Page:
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Hedge funds outperform slumping stocks in January, burnish image

Date: Tuesday, February 11, 2014
Author: Svea Herbst-Bayliss, Reuters

Hedge funds outperformed a slumping stock market in January with strategies from activism to volatility plays, helping buff the image of an industry criticized in the last years for its high fees and failure to top climbing markets.

Worries about global growth plus fears about political and economic troubles in emerging markets dealt equity markets a blow in January, but big name hedge funds including Pine River, Citadel and Pershing Square ended the month with strong gains, according to people familiar with the funds' returns.

While first month numbers are no certainty for a positive year, industry analysts and investors say January's hedge fund returns may help burnish the $2.8 trillion industry's image after investors pulled out billions in December.

Pine River Capital Management, the $16 billion firm which became famous for its money making bets on mortgages in the wake of the 2008 financial meltdown, reported a 2.47 percent gain at its flagship multi-strategy fund and a 2.58 percent gain at its Pine River Fixed Income fund.

Chicago-based Citadel's flagship Kensington and Wellington funds climbed 3.4 percent. And William Ackman's Pershing Square International, the biggest portfolio at his $12 billion firm, gained 4.1 percent on news Suntory would buy bourbon-maker Beam, where Ackman has been the top shareholder since 2010.

Even managers who lost money last month, including Daniel Loeb, David Einhorn and Paul Tudor Jones, recorded smaller declines than the broader stock market. Loeb's Third Point was off 1.8 percent, Einhorn's Greenlight Capital was down 1.9 percent and Jones' Tudor BVI Global fund dropped 2.1 percent.

The average hedge fund ended January nearly flat, off just 0.56 percent, according to data from eVestment released on Friday [Feb. 7]. The Standard & Poor's 500 stock index fell 3.5 percent.

Returns from these firms and others that pursue a range of strategies including global macro, fixed income and equity/long short show that there was no one single winning hedge fund strategy last month. Instead they underscore what hedge fund managers have long promised their wealthy clients: returns less correlated with broader markets and gains even when broader markets are off.

"Hedge funds will differentiate themselves by adding alpha through cutting long exposure," said Michael Weinberg, chief investment officer at a family office and a professor at Columbia University's business school. "Initially they may suffer a minor capital loss, but it will be substantially less than long-only funds."

Pension funds, endowments and other wealthy clients have been waiting for this type of performance as they paid hedge funds' hefty fees but endured criticism that they have not gotten their money's worth in returns.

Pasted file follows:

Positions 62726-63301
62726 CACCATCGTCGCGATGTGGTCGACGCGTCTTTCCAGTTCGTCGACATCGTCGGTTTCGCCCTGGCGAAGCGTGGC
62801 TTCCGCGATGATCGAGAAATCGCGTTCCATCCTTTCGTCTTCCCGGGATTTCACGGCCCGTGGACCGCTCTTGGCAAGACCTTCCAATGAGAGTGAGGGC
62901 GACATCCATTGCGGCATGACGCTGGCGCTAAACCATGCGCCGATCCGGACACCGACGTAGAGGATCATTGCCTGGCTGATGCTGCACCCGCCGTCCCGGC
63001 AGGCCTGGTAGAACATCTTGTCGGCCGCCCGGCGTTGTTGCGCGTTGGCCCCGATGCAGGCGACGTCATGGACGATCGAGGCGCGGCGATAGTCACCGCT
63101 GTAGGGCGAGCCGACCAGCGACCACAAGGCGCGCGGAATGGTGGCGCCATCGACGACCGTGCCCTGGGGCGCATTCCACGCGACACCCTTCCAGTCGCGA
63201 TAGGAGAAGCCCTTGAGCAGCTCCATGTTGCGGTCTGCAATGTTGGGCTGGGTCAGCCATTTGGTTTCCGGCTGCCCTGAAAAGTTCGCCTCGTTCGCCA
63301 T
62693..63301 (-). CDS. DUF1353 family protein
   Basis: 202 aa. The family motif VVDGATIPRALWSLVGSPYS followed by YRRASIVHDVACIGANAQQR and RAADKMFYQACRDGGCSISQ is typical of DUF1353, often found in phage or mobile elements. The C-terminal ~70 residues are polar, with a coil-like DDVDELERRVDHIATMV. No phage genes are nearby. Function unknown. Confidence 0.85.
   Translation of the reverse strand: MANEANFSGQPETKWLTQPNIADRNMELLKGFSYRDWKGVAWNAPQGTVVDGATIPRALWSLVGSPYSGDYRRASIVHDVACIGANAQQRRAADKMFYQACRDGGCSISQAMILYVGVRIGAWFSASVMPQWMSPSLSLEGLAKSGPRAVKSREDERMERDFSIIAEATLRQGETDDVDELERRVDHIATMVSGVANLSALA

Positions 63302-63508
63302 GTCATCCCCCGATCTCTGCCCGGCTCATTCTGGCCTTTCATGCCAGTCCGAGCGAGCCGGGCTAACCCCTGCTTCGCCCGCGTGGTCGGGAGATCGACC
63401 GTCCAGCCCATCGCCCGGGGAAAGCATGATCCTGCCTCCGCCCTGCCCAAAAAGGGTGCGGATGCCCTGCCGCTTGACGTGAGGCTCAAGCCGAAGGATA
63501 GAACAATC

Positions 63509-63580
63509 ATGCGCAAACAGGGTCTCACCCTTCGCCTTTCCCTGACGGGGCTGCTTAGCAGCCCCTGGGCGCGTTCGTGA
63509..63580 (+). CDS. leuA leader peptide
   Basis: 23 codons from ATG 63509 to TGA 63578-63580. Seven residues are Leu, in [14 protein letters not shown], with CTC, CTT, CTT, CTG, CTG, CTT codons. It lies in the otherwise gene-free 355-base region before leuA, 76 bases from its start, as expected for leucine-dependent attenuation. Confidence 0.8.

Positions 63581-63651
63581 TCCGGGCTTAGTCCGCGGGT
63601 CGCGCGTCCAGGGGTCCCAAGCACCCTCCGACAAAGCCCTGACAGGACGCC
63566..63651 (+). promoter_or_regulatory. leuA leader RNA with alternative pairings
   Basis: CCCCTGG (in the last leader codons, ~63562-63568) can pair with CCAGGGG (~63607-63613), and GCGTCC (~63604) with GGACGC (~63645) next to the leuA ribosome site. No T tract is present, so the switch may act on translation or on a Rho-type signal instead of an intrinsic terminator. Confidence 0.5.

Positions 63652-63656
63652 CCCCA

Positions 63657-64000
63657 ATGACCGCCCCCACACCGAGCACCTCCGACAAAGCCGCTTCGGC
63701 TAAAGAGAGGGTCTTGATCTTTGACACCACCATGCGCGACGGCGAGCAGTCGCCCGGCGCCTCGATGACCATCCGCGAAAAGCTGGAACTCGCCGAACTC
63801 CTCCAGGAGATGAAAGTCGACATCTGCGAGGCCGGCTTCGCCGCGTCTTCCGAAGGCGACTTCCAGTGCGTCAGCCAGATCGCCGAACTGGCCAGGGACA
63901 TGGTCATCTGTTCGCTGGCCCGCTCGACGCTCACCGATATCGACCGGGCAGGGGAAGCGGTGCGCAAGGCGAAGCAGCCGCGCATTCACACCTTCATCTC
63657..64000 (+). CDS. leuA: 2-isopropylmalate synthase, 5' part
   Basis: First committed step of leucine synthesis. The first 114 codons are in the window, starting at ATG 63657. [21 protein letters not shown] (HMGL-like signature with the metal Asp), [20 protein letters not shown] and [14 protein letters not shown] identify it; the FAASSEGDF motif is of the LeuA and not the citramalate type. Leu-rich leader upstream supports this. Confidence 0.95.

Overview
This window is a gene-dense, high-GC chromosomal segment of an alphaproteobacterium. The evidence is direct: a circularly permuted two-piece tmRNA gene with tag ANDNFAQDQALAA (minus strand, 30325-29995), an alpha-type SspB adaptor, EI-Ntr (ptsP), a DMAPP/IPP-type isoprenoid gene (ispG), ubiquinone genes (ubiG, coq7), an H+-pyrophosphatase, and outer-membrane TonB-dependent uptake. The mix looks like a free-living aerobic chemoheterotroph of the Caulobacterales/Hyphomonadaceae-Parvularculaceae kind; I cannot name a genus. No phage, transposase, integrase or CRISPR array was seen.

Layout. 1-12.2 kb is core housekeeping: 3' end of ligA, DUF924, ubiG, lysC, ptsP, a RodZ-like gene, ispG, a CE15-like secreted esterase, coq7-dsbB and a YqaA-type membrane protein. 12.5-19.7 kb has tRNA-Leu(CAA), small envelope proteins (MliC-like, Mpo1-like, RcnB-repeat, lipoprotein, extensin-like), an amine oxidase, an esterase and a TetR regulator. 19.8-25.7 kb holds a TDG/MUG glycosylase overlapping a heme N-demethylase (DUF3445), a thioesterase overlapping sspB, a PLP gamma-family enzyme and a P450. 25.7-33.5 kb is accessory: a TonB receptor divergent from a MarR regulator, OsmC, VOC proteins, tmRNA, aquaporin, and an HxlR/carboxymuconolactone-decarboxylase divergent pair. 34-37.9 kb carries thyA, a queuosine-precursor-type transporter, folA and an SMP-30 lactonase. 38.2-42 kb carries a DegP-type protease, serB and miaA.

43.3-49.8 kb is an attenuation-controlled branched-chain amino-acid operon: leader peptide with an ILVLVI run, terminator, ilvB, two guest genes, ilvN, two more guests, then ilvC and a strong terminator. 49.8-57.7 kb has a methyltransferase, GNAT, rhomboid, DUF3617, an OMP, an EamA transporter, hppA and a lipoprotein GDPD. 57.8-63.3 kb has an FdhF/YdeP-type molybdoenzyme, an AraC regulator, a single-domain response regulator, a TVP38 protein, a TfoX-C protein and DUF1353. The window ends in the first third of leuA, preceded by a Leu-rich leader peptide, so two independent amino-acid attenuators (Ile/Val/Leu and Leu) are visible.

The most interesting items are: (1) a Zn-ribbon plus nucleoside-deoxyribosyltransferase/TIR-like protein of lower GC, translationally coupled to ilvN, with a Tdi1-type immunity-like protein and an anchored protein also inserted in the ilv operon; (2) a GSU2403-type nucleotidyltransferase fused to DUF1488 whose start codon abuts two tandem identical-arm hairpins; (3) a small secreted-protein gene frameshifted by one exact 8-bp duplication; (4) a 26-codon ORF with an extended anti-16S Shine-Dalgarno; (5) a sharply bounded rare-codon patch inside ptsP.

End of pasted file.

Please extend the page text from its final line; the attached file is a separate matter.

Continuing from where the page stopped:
Last year when the S&P 500 surged 32.4 percent, the average hedge fund gained only 9 percent, after investors paid the average fund a 2 percent management fee plus a 20 percent performance fee. Hedge fund returns have lagged behind the S&P 500 index since 2008.

In January, on average, funds that manage more than $1 billion were off 0.35 percent while mid-sized funds with more than $250 million but less than $1 billion in assets dipped 1.07 percent, according to eVestment data.

But there were some big winners.

Paul Britton's Capstone Vol Offshore fund gained 2.11 percent in January as volatility funds delivered their best returns in 17 months when the VIX, which measures implied volatility of the S&P 500 index, spiked.

Neil Chriss' Hutchin Hill was up 2.3 percent while David Tawil's Maglan Capital was up 3 percent, Reade Griffith's Polygon European Equity Opportunity Fund climbed 4.31 percent and Jacob Gottlieb's Visium Institutional Partners fund gained 5.02 percent.

What will help hedge funds' performance is a chance to short, something most mutual funds are prohibited from doing, and show off their stock selection skills, investors said.

"Our view is that 2014 will be a strong year for stock pickers long and short due to greater equity dispersion, and January demonstrated that in spades," said Scott Schweighauser, president of Aurora Investment Management.

January's stock market sell-off might also prompt more investors both large and small to give hedge funds a try. Last year $67 billion in new money flowed into hedge funds, according to eVestment, and industry analysts expect there may be more demand this year.

For retail investors a number of hedge fund firms, including Arden Asset Management and Blackstone Group are offering so-called hedged mutual funds through Fidelity Investments and other brokers. Last year these types of funds offered mutual fund investors single-digit returns but they may become more popular now that investors are looking for safer investments again.